The Vatican's famous Swiss Guard is hoping to get a 21st-century upgrade to its famous headgear in the form of new plastic hats made with a 3D printer.
A prototype of the new headgear was unveiled before the swearing in of 32 new recruits to the elite unit on Sunday.
The 500-year-old papal guard say the printed hats are both cheaper and far more comfortable to wear for long periods than the current metal headgear.
Read also: Swiss spills beans about guarding the Pope
The hats developed by Swiss engineer Peter Portmann have a price tag of between €800 and €900 each – around half the price of the existing version.
An initial run of 40 have already been produced, mostly through donations from private sponsors, and the guard now hopes to raise the money for 60 more hats.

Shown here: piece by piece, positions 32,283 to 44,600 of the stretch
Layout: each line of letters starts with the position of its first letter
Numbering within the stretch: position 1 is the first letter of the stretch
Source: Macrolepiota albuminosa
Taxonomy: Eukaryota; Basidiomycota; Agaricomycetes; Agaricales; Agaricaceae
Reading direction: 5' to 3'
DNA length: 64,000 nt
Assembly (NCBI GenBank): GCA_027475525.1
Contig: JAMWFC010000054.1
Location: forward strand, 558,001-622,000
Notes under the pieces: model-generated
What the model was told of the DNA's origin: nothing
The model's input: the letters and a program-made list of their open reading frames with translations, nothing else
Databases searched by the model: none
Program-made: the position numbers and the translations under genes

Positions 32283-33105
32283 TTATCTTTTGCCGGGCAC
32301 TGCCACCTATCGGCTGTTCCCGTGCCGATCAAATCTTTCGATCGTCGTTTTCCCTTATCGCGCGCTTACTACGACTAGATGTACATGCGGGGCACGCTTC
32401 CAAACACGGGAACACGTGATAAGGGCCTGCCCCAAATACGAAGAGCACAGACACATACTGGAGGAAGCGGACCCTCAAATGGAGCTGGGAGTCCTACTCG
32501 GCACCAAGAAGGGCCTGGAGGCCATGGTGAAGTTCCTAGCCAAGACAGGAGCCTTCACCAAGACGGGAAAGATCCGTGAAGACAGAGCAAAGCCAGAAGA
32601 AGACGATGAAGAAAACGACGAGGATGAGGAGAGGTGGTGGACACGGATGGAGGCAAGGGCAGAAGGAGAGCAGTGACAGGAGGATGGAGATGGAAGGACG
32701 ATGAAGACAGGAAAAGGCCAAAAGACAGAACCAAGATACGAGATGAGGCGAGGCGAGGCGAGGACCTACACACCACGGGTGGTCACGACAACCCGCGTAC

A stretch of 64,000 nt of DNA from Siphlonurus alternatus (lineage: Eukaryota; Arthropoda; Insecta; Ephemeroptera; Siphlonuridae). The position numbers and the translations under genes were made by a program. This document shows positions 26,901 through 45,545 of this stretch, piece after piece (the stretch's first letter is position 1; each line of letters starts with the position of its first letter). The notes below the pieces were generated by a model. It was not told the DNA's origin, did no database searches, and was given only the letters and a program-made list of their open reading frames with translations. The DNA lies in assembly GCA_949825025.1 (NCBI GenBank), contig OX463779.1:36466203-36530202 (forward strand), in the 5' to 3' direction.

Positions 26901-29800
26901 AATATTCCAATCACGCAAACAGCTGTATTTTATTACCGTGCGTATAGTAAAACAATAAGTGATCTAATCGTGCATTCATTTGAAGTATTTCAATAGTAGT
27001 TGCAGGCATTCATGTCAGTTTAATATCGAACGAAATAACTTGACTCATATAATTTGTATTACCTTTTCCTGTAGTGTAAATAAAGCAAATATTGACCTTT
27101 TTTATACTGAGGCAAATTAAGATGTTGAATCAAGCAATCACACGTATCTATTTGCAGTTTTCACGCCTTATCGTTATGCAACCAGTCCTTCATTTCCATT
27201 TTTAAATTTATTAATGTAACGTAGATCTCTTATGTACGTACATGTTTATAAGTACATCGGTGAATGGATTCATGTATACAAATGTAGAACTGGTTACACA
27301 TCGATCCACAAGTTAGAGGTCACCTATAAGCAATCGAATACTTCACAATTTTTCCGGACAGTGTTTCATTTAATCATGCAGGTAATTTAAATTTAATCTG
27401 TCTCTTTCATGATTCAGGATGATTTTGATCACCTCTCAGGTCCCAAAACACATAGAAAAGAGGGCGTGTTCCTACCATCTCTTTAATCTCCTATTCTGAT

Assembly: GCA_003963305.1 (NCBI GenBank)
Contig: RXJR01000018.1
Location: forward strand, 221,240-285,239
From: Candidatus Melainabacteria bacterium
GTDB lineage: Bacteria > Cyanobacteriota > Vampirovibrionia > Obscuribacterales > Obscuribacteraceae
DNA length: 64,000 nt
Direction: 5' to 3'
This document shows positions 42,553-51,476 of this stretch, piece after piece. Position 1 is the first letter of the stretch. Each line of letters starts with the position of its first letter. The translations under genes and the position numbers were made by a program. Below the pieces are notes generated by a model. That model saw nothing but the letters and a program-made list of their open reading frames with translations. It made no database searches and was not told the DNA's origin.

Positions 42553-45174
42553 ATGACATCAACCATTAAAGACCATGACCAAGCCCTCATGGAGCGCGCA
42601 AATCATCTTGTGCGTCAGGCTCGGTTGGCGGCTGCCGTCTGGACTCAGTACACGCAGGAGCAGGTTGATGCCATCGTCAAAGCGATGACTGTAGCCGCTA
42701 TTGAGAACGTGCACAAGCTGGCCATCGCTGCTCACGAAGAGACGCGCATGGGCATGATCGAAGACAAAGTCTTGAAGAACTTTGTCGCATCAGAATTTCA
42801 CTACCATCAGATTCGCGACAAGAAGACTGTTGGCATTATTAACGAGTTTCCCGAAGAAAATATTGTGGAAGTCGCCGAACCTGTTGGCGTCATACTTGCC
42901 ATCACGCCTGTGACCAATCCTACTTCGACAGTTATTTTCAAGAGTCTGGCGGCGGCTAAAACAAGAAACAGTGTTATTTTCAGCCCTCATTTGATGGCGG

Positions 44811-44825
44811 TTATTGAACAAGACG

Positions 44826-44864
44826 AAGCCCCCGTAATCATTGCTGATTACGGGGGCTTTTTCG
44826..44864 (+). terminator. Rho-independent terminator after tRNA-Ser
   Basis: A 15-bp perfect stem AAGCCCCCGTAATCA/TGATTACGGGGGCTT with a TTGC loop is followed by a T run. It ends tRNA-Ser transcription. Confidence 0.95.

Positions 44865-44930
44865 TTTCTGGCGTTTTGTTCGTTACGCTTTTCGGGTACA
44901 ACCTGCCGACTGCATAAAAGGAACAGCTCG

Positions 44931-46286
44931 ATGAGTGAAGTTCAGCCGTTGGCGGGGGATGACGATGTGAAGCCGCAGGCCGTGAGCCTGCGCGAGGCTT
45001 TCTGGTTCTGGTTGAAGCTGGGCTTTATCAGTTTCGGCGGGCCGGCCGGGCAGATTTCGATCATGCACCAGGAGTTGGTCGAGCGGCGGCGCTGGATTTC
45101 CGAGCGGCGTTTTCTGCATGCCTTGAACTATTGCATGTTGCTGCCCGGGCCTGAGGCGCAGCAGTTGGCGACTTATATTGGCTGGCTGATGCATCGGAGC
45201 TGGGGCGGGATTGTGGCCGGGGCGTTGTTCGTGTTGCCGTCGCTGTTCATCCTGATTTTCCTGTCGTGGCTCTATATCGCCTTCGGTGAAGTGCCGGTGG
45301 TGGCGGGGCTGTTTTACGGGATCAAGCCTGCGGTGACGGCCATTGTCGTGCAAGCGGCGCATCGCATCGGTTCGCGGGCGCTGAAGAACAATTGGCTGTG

The new headgear would make up part of the Swiss guard's famous blue, red, orange and yellow gala uniform, created in the early 20th century. They would be used only for ceremonial occasions and serve no defensive purpose.
On other occasions such as night sentry duty, members of the Swiss Guard wear far simpler uniforms topped with berets.
“We have to move with the times,” Guard commander Christoph Graf told the Catholic news agency KNA of the plans. But he noted that uniform changes would only be made if they served a practical purpose.
“We wouldn't make a halberd out of plastic,” he said, referring to the distinctive two-handed Swiss weapons carried by the pontifical guard.
Members of the Swiss guard must be Swiss, practising Catholics, single and aged under 30. They must have also completed basic training with the Swiss army.
The unit hopes to boost its size from the current 100 to 135 said Graf on Saturday, although the timing is not yet clear.